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Today's Opinions

  • Laws against sagging pants

     

    I often read my Georgia hometown newspaper, The Moultrie Observer online, and keep up with folks I've known for years. I'm also interested in what actions governmental bodies act upon.

    Recently, the council had final reading on a measure updating an ordinance aimed at public indecency, most notably, at people who wear sagging pants, exposing their underwear, and backsides, to the world.

    The old ordinance states in its entirety: "It shall be unlawful for any person within this city to commit any act of public indecency."

  • Gorin thanks golf scramble supporters

    The Hiestand House-Taylor County Museum Board of Directors would like to thank Mike Kehoe, the Campbellsville Country Club and the teams of golfers for a successful golf scramble on June 14.

  • Legislators busy with interim session

    As you may know, the interim is in full swing with committees continuing to meet to study new issues and to review the progress of newly enacted laws.

    These committees are made up of both Senate and House members and are known as Interim Joint Committees. I chair the Veterans, Military Affairs and Public Protection Committee and the Budget Review Subcommittee on Transportation.

    I serve on nine other committees and task forces that tackle issues ranging from energy to education to health and welfare to economic development and tourism, among others.

  • Don't ignore all costs of smoking for Kentuckians

    Dr. Stephanie Mayfield, who is Kentucky's health commissioner, recently told a legislative committee that a typical smoker in the state spent $2,237 last year on cigarettes.

    Reporting to the Program Review and Investigations Committee in Frankfort, the commissioner also said 450 million packs of cigarettes were sold to about 962,000 Kentuckians age 18 and older, while children, who cannot legally buy cigarettes, are continuing to pick up the habit.

  • Enjoy a vacation making memories

    In a jet black Plymouth Fury, built before air conditioning or seat belts were standard equipment, the vacation of a lifetime began.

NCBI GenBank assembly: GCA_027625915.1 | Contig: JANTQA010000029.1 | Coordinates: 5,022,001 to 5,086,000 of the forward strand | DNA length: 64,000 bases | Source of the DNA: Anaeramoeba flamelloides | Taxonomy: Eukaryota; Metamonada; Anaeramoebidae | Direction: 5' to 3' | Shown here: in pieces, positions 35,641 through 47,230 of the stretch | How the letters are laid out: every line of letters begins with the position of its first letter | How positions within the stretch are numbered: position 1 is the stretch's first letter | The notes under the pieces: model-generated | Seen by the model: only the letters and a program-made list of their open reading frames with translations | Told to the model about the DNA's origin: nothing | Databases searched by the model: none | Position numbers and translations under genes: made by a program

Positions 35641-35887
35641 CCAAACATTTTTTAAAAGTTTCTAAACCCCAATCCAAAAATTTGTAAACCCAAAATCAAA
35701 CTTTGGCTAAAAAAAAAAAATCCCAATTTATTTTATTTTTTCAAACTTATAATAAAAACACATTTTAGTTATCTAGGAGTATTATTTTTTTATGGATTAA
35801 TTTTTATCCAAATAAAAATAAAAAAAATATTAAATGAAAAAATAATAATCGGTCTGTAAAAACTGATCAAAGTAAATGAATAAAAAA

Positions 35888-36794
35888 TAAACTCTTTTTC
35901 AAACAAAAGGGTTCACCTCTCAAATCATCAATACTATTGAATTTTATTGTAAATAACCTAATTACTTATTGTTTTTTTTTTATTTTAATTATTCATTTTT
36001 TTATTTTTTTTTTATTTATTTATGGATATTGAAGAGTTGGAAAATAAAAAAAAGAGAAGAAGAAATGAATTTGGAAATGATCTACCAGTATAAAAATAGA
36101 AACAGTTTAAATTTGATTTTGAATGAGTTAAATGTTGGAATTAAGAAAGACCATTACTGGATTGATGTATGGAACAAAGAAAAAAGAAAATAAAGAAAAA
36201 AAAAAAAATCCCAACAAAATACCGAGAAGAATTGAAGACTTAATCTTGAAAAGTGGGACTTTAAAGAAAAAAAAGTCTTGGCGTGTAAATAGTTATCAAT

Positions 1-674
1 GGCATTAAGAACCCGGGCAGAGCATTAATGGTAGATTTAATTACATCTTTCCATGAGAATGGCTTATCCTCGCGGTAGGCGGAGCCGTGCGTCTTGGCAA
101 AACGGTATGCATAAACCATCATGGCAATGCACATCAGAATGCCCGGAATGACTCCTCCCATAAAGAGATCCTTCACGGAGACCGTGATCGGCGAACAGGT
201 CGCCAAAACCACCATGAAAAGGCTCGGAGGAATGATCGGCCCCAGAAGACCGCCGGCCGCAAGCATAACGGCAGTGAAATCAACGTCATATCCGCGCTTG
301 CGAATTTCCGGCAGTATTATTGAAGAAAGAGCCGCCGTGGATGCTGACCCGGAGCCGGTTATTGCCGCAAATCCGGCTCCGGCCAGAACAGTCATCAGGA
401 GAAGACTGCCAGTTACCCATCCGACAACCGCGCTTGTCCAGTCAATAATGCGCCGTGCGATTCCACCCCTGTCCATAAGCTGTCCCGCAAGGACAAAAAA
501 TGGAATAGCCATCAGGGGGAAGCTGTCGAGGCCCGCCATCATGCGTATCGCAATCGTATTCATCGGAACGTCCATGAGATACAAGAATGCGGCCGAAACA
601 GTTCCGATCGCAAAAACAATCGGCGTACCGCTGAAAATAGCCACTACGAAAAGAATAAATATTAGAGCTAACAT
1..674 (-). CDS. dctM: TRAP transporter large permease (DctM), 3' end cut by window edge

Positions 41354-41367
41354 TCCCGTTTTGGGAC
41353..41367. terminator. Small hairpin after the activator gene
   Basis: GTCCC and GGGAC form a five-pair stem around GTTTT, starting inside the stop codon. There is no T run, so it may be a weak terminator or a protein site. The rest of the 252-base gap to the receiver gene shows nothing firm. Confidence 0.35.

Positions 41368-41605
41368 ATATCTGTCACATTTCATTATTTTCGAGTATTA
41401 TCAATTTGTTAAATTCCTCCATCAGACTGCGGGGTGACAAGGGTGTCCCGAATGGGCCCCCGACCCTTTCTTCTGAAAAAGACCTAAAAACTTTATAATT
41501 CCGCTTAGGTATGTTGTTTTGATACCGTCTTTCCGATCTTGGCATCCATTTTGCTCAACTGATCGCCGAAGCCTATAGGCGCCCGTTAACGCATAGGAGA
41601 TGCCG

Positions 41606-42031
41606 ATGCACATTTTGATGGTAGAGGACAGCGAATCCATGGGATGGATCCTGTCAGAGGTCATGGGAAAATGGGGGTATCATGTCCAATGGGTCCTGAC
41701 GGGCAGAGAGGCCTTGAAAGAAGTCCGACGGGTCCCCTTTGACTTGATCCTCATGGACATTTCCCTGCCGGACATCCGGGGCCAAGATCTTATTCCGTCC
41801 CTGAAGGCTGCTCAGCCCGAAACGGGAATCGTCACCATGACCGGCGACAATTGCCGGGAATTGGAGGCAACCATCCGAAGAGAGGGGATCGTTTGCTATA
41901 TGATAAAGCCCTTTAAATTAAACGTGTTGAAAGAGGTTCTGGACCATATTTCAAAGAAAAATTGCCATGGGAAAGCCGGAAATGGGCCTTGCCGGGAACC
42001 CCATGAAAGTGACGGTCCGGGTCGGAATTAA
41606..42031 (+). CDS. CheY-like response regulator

The massive vehicle would accommodate four adults, three children and a baby on a trip to California to meet Mickey Mouse. At 8, I was the oldest of that pack of kids.

    Disneyland was a novel concept in America, a new idea that became known as a theme park.

    In our household, summer vacation was a novel concept. It came about thanks to the prosperity offered by my father's first factory job.

  • Honoring fallen public servants

    The tragic loss of Officer Jason Ellis recently has left our community, the Commonwealth and the nation grieving for this outstanding member of the Bardstown Police Department, who was passionate about his work and the people he protected.

    As a seven-year member of the police force, Officer Ellis was well known to all of us. He was a dedicated public servant, a devoted family man and a wonderful resident. Without a doubt, the passing of this fine, brave man is a profound loss for all of us.

  • Listening to Dad

    I still call my dad most every morning. While I'm driving to work, he's slowly but surely making his way to breakfast in the retirement facility where Dad and Mom now live.

    I sometimes have difficulty communicating on the phone with Dad since his hearing is not what it used to be. Dad just turned 89. So, I was encouraged when Dad told me he was getting new hearing aids. I thought that would make our conversations easier.

    "I just got my new hearing aids," he proudly announced one morning not long ago.

  • Doing your best during adversity

    Recently, I came home from work one day and felt a sharp pain in my stomach. It was a familiar pain, one that has occurred eight times over the past 17 years. Each time, I was hospitalized for a number of days until the blockage dissolved.

    But this time would be different and much more challenging. This time I needed surgery. The surgery went well, but the recovery time was lengthy and unexpected. Bad things happen at the most inconvenient times.